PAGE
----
Grilled Korean-style Beef Barbecue
Seung Hee Lee, the Atlanta-based author of “Everyday Korean,” adapted this recipe from the one in her book for Beef on a Stick. Instead of slicing the meat and threading it on skewers, she simply cooks the entire cut. Don’t feel limited to beef. You can use the marinade on chicken, pork chops, even firm tofu. If you do go with beef, try flank steak, rib eye, sirloin or, for a bit of true luxury, cap of rib eye.
Whether in South Korean or the American South, you can’t have barbecue without slaw. This Kimchi Slaw is made with napa cabbage and doesn’t actually include kimchi, but the touch of vinegar mimics the nature of fermentation. The slaw is spicy, tart, crunchy and the perfect sidekick for grilled meats. (Photo by Chris Hunt/Special; styling by Seung Hee Lee)
You can’t have barbecue without slaw. This napa cabbage version doesn’t actually include kimchi, but the use of vinegar mimics the nature of fermentation. The slaw is spicy, tart, crunchy and the perfect side to pair with grilled meats. You can substitute mint or basil for the cilantro, or use a mix.
In Korean, “ssam” means “wrap” and “jang” means “sauce.” Easy to make yet complex in flavor, this “wrap sauce” tastes good on grilled meats and veggies. (Photo by Chris Hunt/Special; styling by Seung Hee Lee)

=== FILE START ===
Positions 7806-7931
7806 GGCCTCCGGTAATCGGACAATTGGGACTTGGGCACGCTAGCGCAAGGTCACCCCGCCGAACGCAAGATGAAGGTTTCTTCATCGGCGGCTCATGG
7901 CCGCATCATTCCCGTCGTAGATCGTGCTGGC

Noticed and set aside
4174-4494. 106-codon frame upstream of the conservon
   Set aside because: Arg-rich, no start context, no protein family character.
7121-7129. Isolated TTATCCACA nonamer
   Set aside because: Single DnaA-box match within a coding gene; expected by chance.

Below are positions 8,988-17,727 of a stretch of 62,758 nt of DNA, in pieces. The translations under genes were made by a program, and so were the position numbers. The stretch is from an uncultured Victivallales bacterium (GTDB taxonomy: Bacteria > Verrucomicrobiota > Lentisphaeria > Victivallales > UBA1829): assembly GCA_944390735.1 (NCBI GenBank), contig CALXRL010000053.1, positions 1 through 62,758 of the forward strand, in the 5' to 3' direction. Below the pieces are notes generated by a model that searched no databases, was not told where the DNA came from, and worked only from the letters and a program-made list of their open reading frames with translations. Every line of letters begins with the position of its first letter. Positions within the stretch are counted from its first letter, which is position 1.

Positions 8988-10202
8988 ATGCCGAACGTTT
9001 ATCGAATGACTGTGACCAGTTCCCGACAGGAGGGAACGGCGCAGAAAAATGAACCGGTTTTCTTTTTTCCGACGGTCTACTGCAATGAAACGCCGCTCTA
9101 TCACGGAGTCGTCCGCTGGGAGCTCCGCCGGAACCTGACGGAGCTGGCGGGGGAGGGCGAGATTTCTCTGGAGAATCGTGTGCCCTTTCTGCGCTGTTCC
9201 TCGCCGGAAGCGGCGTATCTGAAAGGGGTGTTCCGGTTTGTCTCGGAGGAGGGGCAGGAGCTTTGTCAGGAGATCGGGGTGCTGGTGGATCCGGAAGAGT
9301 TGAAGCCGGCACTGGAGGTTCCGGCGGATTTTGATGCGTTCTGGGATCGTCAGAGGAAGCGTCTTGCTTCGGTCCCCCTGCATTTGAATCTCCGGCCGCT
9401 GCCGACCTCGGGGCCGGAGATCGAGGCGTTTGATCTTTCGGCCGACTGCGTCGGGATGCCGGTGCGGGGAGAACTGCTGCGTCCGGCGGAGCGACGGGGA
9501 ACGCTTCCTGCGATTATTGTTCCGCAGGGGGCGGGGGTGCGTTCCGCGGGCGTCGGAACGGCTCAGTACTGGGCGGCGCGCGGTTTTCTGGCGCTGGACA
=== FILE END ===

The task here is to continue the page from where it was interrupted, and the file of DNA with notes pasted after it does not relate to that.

In Korean, “ssam” means “wrap” and “jang” means “sauce.” Easy to make yet complex in flavor, this “wrap sauce” tastes good on grilled meats and veggies. Leftovers may be used on just about anything: rice and noodle dishes, eggs, salads.
This easy, two-ingredient Gochujang Sour Cream uses sour cream to temper the heat of Korean gochujang, the Korean mother sauce of gochugaru (chili powder) fermented with malt flour, rice flour and rice syrup. (Photo by Chris Hunt/Special; styling by Seung Hee Lee)
Gochujang Sour Cream
This easy, two-ingredient sauce uses sour cream to temper the heat of Korean gochujang, the Korean mother sauce of gochugaru (chili powder) fermented with malt flour, rice flour and rice syrup. As the “Everyday Korean” authors write: The sauce “is a gentle way to introduce gochujang into your repertoire, especially if you’re not familiar with it; sour cream mellows out the heat and adds a creamy balance.”